Meri Marzi aims to ensure sensitised, non-discriminatory health workers for the needs of female sex workers in the Suraksha Clinics under the UPSACS (Uttar Pradesh State AIDS Control Society) program by creating more dialogues and garnering public support for the cause of sex workers’ menstrual rights. The campaign will also ensure interventions with sex workers to clear misconceptions around overall hygiene management to ensure that results flow both ways.

Read more about her campaign.

MH Fellow Sabna comes with significant experience working with a range of development issues. A co-founder of Project Sakhi Saheli, which aims to combat period poverty and break menstrual taboos, Sabna has, in the past, worked on the issue of menstruation in urban slums of Delhi with women and adolescent girls. She and her team also released MenstraBook, with menstrastories and organised Menstra Tlk in the Delhi School of Social Work to create more conversations on menstruation.

With YKA MHM Fellow Vineet, Sabna launched Menstratalk, a campaign that aims to put an end to period poverty and smash menstrual taboos in society. As a start, the campaign aims to begin conversations on menstrual health with five hundred adolescents and youth in Delhi through offline platforms, and through this community mobilise support to create Period Friendly Institutions out of educational institutes in the city.

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A student from Delhi School of Social work, Vineet is a part of Project Sakhi Saheli, an initiative by the students of Delhi school of Social Work to create awareness on Menstrual Health and combat Period Poverty. Along with MHM Action Fellow Sabna, Vineet launched Menstratalk, a campaign that aims to put an end to period poverty and smash menstrual taboos in society.

As a start, the campaign aims to begin conversations on menstrual health with five hundred adolescents and youth in Delhi through offline platforms, and through this community mobilise support to create Period Friendly Institutions out of educational institutes in the city.

Find out more about the campaign here.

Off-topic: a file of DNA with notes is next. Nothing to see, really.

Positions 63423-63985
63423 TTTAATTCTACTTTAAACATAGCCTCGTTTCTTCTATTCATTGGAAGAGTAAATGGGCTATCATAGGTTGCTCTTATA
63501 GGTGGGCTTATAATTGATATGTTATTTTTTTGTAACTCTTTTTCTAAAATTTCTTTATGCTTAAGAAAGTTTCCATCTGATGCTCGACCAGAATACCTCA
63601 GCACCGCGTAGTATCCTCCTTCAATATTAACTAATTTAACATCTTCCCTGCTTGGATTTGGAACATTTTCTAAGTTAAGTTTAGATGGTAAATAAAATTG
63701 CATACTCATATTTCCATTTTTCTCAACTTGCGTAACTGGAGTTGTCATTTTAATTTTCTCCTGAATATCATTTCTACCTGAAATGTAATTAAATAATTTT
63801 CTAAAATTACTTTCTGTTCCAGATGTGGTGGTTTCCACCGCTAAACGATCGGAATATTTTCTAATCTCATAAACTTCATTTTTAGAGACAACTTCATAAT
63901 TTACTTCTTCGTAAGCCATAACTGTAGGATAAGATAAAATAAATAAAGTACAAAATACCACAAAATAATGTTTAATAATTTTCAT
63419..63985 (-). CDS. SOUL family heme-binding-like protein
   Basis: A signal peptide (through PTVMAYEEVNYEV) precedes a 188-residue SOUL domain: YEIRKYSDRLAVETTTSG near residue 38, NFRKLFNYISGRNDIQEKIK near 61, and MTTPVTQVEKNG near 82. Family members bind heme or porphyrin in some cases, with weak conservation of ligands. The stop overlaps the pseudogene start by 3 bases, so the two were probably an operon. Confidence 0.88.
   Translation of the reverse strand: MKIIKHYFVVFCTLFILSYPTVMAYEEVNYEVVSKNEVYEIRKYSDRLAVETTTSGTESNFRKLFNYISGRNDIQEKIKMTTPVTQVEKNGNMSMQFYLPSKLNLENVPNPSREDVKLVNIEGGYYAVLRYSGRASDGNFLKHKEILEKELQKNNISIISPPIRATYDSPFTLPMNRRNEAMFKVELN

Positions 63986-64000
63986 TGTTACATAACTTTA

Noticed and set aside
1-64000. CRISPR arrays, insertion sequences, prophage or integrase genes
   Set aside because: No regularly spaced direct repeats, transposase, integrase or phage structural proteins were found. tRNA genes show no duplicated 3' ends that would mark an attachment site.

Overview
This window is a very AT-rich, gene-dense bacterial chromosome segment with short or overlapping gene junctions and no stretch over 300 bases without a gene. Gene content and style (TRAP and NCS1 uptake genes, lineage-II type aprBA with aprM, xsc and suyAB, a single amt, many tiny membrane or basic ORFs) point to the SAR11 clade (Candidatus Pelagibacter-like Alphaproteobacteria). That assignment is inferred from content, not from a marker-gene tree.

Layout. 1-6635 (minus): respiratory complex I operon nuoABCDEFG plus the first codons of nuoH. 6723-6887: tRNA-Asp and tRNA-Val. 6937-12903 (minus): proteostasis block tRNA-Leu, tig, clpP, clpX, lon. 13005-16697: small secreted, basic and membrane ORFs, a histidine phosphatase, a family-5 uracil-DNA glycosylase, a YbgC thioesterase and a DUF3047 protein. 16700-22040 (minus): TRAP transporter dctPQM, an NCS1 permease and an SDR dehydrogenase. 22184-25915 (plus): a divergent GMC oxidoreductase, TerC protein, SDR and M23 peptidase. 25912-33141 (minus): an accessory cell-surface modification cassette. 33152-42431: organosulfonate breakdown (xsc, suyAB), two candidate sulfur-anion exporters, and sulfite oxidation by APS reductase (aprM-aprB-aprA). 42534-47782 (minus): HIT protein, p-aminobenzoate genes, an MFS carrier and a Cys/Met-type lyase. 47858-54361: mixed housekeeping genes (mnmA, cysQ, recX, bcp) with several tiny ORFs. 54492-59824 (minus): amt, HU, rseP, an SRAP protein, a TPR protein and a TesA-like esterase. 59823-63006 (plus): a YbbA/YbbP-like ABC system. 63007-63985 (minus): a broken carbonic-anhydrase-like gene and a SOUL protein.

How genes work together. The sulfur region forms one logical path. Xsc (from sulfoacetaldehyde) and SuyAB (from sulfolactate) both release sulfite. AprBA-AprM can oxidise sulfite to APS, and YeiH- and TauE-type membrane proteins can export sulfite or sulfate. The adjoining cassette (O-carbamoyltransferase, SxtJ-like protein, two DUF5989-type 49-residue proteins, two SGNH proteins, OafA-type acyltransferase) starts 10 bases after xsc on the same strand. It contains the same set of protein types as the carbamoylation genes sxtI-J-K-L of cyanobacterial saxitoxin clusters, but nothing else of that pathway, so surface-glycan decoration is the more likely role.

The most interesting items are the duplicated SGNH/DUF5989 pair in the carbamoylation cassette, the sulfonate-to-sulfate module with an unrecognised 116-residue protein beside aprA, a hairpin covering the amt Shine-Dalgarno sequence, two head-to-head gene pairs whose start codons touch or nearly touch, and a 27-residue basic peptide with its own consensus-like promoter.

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A Computer Science engineer by education, Nitisha started her career in the corporate sector, before realising she wanted to work in the development and social justice space. Since then, she has worked with Teach For India and Care India and is from the founding batch of Indian School of Development Management (ISDM), a one of its kind organisation creating leaders for the development sector through its experiential learning post graduate program.

As a Youth Ki Awaaz Menstrual Health Fellow, Nitisha has started Let’s Talk Period, a campaign to mobilise young people to switch to sustainable period products. She says, “80 lakh women in Delhi use non-biodegradable sanitary products, generate 3000 tonnes of menstrual waste, that takes 500-800 years to decompose; which in turn contributes to the health issues of all menstruators, increased burden of waste management on the city and harmful living environment for all citizens.

Let’s Talk Period aims to change this by

Find out more about her campaign here.

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A former Assistant Secretary with the Ministry of Women and Child Development in West Bengal for three months, Lakshmi Bhavya has been championing the cause of menstrual hygiene in her district. By associating herself with the Lalana Campaign, a holistic menstrual hygiene awareness campaign which is conducted by the Anahat NGO, Lakshmi has been slowly breaking taboos when it comes to periods and menstrual hygiene.

A Gender Rights Activist working with the tribal and marginalized communities in india, Srilekha is a PhD scholar working on understanding body and sexuality among tribal girls, to fill the gaps in research around indigenous women and their stories. Srilekha has worked extensively at the grassroots level with community based organisations, through several advocacy initiatives around Gender, Mental Health, Menstrual Hygiene and Sexual and Reproductive Health Rights (SRHR) for the indigenous in Jharkhand, over the last 6 years.

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A Guwahati-based college student pursuing her Masters in Tata Institute of Social Sciences, Bidisha started the #BleedwithDignity campaign on the technology platform Change.org, demanding that the Government of Assam install
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Bidisha was selected in Change.org’s flagship program ‘She Creates Change’ having run successful online advocacy
campaigns, which were widely recognised. Through the #BleedwithDignity campaign; she organised and celebrated World Menstrual Hygiene Day, 2019 in Guwahati, Assam by hosting a wall mural by collaborating with local organisations. The initiative was widely covered by national and local media, and the mural was later inaugurated by the event’s chief guest Commissioner of Guwahati Municipal Corporation (GMC) Debeswar Malakar, IAS.